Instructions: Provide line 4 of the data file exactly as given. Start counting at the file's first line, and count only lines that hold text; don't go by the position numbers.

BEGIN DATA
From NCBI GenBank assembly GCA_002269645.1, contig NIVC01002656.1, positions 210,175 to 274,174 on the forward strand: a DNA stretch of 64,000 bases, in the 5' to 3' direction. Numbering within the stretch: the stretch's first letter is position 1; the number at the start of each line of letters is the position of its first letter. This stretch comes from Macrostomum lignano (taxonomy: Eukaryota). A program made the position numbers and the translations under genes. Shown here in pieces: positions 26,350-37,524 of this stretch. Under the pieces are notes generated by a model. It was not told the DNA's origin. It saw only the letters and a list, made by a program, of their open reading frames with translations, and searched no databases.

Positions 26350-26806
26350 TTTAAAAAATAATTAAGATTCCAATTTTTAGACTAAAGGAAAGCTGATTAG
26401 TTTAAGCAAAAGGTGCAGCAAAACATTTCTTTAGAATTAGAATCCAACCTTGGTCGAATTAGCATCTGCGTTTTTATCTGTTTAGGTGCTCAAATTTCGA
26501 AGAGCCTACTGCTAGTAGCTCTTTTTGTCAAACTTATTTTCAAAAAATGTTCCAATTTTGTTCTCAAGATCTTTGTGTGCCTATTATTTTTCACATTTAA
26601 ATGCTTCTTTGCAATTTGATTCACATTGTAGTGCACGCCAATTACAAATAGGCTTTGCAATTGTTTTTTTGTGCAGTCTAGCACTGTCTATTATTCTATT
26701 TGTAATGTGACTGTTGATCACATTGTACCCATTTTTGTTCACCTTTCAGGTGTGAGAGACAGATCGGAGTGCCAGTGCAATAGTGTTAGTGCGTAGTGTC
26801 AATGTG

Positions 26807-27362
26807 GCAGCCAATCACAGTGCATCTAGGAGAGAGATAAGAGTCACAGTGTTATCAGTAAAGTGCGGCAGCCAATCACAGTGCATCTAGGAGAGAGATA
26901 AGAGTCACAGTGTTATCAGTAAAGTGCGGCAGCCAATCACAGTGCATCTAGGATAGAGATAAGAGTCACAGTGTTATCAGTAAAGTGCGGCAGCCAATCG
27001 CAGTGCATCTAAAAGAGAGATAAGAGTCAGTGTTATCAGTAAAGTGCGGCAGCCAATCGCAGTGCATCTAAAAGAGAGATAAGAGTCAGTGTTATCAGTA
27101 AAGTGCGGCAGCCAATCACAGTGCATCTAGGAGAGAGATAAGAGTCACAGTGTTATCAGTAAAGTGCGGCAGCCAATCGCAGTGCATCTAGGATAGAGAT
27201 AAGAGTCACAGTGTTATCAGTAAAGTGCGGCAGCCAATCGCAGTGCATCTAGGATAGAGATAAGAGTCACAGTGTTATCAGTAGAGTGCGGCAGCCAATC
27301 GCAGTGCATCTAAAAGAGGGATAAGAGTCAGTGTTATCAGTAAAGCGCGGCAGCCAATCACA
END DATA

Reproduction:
26401 TTTAAGCAAAAGGTGCAGCAAAACATTTCTTTAGAATTAGAATCCAACCTTGGTCGAATTAGCATCTGCGTTTTTATCTGTTTAGGTGCTCAAATTTCGA